The rain was light, the tarmac slick and shiny. Their wheels threw up a fine spray which billowed behind them as the Harley sliced through the outskirts of the city, opening a rite of passage into the hills. Surprised that his visor didn’t fog, Jesse found it difficult to gauge how fast they drove. He was warm, though. Moisture simply beaded on Peter’s leathers, which must have been waxed or treated in some way.
Questions buzzed about in Jesse’s head, but he could do little more than hang on tight to Finn’s waist and wait for them to reach their destination. Jesse hadn’t been sure how he would cope with riding body to body, entirely dependent on someone else’s skill. Perhaps it was their protective clothing, but Jesse experienced no discomfort whatsoever—no uneasiness, no shrinking away. At one point, as Finn strafed sharply into the next corner, Jesse tightened his hold and leaned into the big man’s shoulder. Finn shouted something unintelligible back at him, then slowed a bit, took a hand off the handlebar, and gripped Jesse’s where it lay across his own generous midriff. Jesse straightened with a smile, an indecent sense of gratitude filling his throat for a few moments.
After about thirty minutes, they passed a dip in the road, then a cluster of derelict stone buildings, where they turned off into a narrow lane. They were well above the river now—once or twice Jesse had glimpsed its long sinuous curve and the spread of the city, appearing from this distance to cling like a malignant lesion to both sides of a dark blue vein. Even the Old Bridge had been visible. Finn couldn’t maintain his previous speed, for the lane was overgrown and muddy. The rain had just about let up, and above the trees Jesse could see patches of lighter sky behind swiftly driving gunmetal cloud, though no blue as yet. There were puddles in the lane, some deep enough to reach the axles, but Finn was able to dodge the worst potholes. He maintained an even and alert pace, never once skidding or losing traction.
A five-bar gate barricaded the end of the lane. Private, the sign said. No Entry. Finn pulled to a halt and signalled for Jesse to open it. The lane became a grassy track just wide enough for a vehicle. From the ruts and flattened nettles Jesse could tell that a car had passed through here recently. He slid off a little unsteadily, surprised to see the treetops whipping in the breeze. Once Finn had steered the motorbike across the cattlegrid—though no herd was in evidence—Jesse closed the gate and climbed back on board. Finn followed the track as it skirted a ridge and twisted to the right, then entered a densely wooded tract. After about three kilometres, the track forked, then began to steepen uphill. They needed another twenty minutes to reach a small clearing. An ancient Landrover was parked outside a stone cottage. When Jesse dismounted and removed his helmet, he saw that the track ended here.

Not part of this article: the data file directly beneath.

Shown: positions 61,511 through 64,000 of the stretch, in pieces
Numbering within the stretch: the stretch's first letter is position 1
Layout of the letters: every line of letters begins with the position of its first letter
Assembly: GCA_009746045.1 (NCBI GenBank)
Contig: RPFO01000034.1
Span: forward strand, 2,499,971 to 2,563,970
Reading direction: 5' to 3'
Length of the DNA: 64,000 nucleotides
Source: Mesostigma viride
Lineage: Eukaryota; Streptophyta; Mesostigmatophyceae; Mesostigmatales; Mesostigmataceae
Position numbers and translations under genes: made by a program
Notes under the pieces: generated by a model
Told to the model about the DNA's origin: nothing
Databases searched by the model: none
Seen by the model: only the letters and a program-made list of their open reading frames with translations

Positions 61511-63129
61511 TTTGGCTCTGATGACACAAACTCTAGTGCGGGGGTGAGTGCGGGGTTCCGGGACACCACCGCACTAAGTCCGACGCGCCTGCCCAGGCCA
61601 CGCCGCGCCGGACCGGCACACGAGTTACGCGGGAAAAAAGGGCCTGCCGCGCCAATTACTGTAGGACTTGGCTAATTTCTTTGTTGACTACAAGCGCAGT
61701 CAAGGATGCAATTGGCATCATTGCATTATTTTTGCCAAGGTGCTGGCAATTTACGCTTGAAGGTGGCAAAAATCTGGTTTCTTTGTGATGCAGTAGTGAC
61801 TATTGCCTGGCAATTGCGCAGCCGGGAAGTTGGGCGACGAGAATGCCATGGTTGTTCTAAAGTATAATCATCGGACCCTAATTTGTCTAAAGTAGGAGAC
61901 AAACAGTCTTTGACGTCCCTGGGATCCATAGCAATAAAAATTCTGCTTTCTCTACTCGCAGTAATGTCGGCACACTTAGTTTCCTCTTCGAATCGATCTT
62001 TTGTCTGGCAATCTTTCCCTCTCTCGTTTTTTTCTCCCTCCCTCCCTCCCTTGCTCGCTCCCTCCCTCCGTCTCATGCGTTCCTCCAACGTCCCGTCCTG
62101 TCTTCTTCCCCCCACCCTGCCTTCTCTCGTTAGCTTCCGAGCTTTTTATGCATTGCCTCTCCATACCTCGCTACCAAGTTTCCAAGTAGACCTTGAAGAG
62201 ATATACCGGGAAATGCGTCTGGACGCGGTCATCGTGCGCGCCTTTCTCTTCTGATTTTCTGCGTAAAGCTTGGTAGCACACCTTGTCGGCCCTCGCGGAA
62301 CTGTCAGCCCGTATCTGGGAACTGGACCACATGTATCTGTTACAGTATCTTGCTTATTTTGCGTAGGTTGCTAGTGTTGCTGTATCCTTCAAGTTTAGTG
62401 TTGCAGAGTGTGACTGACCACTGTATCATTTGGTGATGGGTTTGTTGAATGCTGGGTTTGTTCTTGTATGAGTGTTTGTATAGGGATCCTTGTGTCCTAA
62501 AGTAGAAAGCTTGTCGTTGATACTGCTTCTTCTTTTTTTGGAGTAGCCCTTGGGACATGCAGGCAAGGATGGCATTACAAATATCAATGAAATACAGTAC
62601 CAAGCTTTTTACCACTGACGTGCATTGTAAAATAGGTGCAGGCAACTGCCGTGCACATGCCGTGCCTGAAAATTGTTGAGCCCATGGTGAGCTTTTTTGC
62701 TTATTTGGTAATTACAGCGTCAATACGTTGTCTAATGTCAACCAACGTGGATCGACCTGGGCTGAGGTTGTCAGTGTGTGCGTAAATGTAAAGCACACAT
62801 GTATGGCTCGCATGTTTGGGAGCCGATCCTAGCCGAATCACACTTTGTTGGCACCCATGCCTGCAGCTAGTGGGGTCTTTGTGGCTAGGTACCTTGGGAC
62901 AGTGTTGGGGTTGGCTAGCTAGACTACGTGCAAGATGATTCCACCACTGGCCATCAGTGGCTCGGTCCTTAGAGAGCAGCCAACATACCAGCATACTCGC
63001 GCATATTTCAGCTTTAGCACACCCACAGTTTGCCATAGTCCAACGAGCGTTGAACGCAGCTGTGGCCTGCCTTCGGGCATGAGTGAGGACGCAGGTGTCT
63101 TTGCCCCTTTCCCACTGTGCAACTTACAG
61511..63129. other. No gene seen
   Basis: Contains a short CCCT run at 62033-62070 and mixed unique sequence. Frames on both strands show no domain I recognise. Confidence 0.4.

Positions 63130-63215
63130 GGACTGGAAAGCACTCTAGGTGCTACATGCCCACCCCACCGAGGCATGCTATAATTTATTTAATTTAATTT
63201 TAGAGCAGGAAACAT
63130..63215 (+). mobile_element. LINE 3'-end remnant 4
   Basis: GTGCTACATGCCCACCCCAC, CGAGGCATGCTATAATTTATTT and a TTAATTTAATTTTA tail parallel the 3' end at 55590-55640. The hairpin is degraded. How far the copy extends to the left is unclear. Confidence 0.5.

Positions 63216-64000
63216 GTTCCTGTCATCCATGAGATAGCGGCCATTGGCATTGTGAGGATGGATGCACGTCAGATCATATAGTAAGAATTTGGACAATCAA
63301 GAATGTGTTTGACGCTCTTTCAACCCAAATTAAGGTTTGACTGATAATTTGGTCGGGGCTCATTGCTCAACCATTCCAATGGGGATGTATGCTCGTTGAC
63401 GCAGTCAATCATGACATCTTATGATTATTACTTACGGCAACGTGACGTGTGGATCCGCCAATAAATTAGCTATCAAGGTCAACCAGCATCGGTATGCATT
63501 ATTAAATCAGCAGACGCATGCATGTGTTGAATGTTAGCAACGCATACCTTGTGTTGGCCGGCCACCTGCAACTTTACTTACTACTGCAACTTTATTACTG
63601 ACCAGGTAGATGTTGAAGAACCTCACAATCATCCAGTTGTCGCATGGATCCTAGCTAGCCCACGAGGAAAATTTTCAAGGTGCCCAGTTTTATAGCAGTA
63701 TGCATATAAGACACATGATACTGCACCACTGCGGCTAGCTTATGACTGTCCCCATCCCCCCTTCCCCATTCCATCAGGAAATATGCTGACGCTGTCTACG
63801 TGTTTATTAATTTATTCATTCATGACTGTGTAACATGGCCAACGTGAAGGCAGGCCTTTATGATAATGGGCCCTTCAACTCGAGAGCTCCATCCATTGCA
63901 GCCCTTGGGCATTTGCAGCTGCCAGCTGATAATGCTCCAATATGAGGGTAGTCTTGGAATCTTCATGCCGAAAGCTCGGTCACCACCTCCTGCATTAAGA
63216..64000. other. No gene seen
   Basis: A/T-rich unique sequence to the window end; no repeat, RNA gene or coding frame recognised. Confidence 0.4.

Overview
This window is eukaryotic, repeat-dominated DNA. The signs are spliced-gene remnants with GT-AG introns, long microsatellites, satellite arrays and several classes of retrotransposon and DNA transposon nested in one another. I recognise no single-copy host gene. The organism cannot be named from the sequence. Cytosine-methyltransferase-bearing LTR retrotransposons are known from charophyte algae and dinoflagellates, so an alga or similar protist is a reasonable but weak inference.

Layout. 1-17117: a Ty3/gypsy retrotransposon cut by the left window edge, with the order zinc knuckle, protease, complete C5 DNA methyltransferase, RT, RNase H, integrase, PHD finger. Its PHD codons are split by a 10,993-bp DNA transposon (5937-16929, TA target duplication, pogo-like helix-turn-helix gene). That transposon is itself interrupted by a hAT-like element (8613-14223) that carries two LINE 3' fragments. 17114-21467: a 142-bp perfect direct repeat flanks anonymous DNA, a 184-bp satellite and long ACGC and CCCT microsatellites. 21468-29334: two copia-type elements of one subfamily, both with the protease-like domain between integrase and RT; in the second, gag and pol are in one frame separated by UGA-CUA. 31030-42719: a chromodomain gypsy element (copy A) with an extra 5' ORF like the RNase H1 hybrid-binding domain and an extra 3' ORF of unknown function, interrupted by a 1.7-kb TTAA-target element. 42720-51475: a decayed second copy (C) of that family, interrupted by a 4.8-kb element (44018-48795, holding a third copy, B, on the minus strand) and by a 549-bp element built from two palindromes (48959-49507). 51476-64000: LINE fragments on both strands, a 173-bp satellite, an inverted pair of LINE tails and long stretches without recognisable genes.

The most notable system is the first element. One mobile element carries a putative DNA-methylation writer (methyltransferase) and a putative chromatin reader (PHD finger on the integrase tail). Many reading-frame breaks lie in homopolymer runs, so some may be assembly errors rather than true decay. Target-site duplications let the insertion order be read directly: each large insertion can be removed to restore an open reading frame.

‘Go and have a look,’ Finn told him, waving towards the rear of the cottage.
Jesse examined the dwelling, which had been built either by a genius or a madman—or was a joint venture. Two-thirds of the walls were natural stone, more pinkish in colour than common in the area and intensifying in places to a deep salmon; the remainder, cement painted a bright sapphire blue. No two windows were of the same size or shape, and all were asymmetrical. And although Jesse counted the outer walls repeatedly, he came up with a different number each time. There were no 90° angles to be found anywhere, and quite a few bulges and curves. The roof surged and recoiled around an off-centre chimney. And Jesse swore that he saw the fender of a steam engine mortared under one of the eaves.
It was magnificent.
Jesse laid his helmet on the motorcycle seat, shook the stiffness out of his shoulders, and walked slowly around the cottage, skirting a large mound of straw bales. He stopped when he reached the back, and gaped.
The entire rear wall of the cottage was an amber-tinted mirrored façade, affording privacy but providing a breathtaking view. The cottage was built into the bank of a large, stream-fed pond—a small upland lake, really. A wooden deck jutted far out over the water, so that its broad teak planks appeared to be floating free like a raft, and on the opposite shore a waterfall plummeted first into a rocky plunge pool, then spilled into the clear depths of the lake itself. Immediately Jesse yearned to strip and throw himself into the water, swim across to the falls. This was something he understood!
Then he realised that they weren’t alone. Under a large garden parasol a man was stretched out in a deckchair, with a tartan woollen rug tucked round him. He threw off the blanket and rose as Jesse walked towards him, held out his arm, and smiled broadly. A long-sleeved jumper hid his tattoos; one sleeve had been truncated and sewn shut.
‘Welcome, Jesse,’ Matthew said.
Finn was approaching from around the other side of the cottage, a big grin on his face.
Inside they sat down to strong black tea. There was a large tin of homemade shortbread, too, and a fire that Matthew lit in the stone fireplace.
‘Whose place is this?’ Jesse asked, after he’d eaten a frightening number of biscuits and had a chance to look round him. The interior was as fascinating as he’d expected, but scantily furnished. They were seated on very simple armchairs and a sofa—straight clean lines, quiet colours. It was the architecture itself that decorated the room.
‘Mine,’ said Matthew. ‘The land belongs to my family, but I built the cottage myself.’
‘Stone by stone,’ said Finn, ‘when Matthew was stronger.’ He looked at Matthew with a question in his eyes.
‘He knows,’ Matthew said. ‘We can talk about it.’
‘You’re looking better. Much better than last time I saw you,’ Finn said.
Matthew and Jesse exchanged glances. Jesse gave an almost imperceptible shake to his head, then turned to study the trees and rocky outcroppings through the great stretch of glass. The surface of the lake reflected the sombre tones of the sky and the rain-darkened trees, except where the waterfall foamed into its lap.